Islamophobia Studies Journal Latest Issues
Below you can find the table of contents for the latest issues of Islamophobia Studies. All articles are Open Access and links to each article are provided below. The journal is hosted on Science Open and can be found here to read online.
McLuhan Centre for Culture and Technology, University of Toronto, Ontario, Canada
University of Toronto, Ontario, Canada
Concordia University, Montréal, Quebec, Canada
University of Toronto, Ontario, Canada
ABSTRACT: This article takes up Giorgio Agamben’s formulation of “bare life” (1998) and applies it to the contemporary perpetuation of violent Islamophobia in online spaces, producing what I term a figuration of the (Muslim) cyber homo sacer. Particularly focusing upon the proliferation of virulent, anti-Muslim rhetoric and discourse on Twitter, I follow the hashtags #Muslimban and #BanMuslim to demonstrate how Agamben’s concepts of homo sacer, state of exception, and the camp—though with important differences—helpfully illuminate the ways in which current Islamophobic and anti-Muslim sentiment online can be understand as a refiguration of Muslims as bodies which exist in a state of in-betweenness. In this “state of exception,” Muslims become more vulnerable to verbal, emotional, psychic, and ultimately physical violence, at the same time as they become less recognizable to the policies and laws which should, ostensibly, protect them.
Keywords: Muslim Ban, Cyber Islamophobia, bare life, Homo Sacer, Giorgio Agamben, state of exception
Ontario Tech University, Oshawa, Ontario, Canada
Independent Researcher, Oshawa, Ontario, Canada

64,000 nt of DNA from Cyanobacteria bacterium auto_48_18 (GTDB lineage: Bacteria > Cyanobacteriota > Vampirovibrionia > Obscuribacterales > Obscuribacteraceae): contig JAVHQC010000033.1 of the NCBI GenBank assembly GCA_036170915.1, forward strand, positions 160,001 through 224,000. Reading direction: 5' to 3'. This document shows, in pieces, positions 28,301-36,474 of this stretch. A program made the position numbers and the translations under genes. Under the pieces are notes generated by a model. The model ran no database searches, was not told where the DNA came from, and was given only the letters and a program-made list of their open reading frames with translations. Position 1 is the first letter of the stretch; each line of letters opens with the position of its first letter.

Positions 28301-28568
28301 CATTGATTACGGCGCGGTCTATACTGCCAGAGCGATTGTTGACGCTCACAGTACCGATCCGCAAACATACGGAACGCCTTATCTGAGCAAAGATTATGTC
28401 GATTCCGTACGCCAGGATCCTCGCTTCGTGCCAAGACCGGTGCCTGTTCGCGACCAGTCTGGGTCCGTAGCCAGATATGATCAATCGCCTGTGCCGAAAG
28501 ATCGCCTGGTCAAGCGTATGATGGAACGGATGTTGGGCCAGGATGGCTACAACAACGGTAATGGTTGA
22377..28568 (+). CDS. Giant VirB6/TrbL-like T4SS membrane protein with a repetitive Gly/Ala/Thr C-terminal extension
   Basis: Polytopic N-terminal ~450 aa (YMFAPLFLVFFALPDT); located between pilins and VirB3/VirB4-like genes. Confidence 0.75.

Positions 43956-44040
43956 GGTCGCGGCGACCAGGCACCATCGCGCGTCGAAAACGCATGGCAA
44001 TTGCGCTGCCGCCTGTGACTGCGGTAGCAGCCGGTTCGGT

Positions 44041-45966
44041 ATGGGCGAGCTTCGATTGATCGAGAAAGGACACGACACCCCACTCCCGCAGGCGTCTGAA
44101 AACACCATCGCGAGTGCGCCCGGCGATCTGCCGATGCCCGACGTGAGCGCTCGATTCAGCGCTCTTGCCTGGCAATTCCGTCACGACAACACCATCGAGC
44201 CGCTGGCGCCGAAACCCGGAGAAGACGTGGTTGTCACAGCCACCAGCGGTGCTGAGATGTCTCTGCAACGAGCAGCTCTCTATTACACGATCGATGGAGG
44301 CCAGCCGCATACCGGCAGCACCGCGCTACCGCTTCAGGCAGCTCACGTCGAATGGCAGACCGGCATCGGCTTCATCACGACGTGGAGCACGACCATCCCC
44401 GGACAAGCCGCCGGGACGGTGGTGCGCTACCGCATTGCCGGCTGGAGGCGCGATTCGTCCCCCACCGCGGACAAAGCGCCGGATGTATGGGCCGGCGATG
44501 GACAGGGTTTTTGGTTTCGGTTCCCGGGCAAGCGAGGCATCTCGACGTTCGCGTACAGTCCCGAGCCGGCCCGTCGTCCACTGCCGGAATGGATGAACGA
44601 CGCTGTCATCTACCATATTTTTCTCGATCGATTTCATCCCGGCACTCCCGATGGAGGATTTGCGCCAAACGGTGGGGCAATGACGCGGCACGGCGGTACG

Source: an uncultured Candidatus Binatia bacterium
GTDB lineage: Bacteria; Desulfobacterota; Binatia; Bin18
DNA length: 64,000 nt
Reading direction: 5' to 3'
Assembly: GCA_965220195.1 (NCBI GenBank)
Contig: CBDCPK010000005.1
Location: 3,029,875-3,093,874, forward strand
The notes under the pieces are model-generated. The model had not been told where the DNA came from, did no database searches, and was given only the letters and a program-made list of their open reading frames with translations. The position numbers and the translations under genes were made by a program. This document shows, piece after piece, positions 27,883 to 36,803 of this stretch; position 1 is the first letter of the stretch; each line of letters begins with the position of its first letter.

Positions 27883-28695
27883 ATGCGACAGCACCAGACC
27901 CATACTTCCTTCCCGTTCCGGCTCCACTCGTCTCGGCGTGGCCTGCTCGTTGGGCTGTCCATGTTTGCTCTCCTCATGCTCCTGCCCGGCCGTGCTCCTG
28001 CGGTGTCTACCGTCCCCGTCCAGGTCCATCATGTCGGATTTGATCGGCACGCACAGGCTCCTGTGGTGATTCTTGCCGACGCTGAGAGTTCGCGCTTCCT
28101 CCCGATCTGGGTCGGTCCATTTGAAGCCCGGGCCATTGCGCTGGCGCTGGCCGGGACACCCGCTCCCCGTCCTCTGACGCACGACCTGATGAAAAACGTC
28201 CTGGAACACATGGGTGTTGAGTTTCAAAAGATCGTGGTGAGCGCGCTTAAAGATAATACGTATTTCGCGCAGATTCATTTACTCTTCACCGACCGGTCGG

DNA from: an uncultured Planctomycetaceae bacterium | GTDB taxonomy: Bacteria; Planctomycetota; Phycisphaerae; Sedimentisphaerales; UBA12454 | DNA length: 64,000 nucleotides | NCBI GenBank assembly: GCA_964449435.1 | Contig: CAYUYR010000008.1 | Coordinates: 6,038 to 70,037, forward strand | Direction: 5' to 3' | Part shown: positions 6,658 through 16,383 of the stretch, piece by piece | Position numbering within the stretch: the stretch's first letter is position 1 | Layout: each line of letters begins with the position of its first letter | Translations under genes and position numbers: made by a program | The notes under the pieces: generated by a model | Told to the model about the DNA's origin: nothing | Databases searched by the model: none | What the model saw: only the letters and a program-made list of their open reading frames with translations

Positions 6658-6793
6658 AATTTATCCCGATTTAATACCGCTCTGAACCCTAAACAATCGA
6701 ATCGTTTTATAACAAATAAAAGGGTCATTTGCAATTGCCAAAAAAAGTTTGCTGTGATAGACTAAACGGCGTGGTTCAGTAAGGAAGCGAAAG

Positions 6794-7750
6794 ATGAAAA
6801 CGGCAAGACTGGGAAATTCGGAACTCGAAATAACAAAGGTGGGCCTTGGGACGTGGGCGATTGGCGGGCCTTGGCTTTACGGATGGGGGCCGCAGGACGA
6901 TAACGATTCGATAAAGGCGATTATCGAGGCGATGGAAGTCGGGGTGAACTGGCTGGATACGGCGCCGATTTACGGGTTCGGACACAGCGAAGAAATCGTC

ABSTRACT: This article argues that digital war games communicate misleading stereotypes about Muslims that prop up patriarchal militarism and Islamophobia in the context of the US-led Global War on Terror. The article’s first section establishes the relevance of the study of digital war games to feminist games studies, feminist international relations, and post-colonial feminism. The second section contextualizes the contemporary production and consumption of digital war games with regard to the “military-digital-games complex” and real and simulated military violence against Muslims, focusing especially on the US military deployment of digital war games to train soldiers to kill in real wars across Muslim majority countries. The third section probes “mythical Muslim” stereotypes in ten popular digital war games released between 2001 and 2012: Conflict: Desert Storm (2002), Conflict: Desert Storm 2 (2003), SOCOM U.S. Navy SEALs (2002), Full Spectrum Warrior (2004), Close Combat: First to Fight (2005), Battlefield 3 (2011), Army of Two (2008), Call of Duty 4: Modern Warfare (2007), Medal of Honor (2010), and Medal of Honor: Warfighter (2012). These games immerse players in patriarchal fantasies of “militarized masculinity” and place a “mythical Muslim” before their weaponized gaze to be virtually killed in the name of US and global security. The conclusion discusses the stakes of the stereotyping and othering of Muslims by digital war games, and highlights some challenges to Islamophobia in the digital games industry.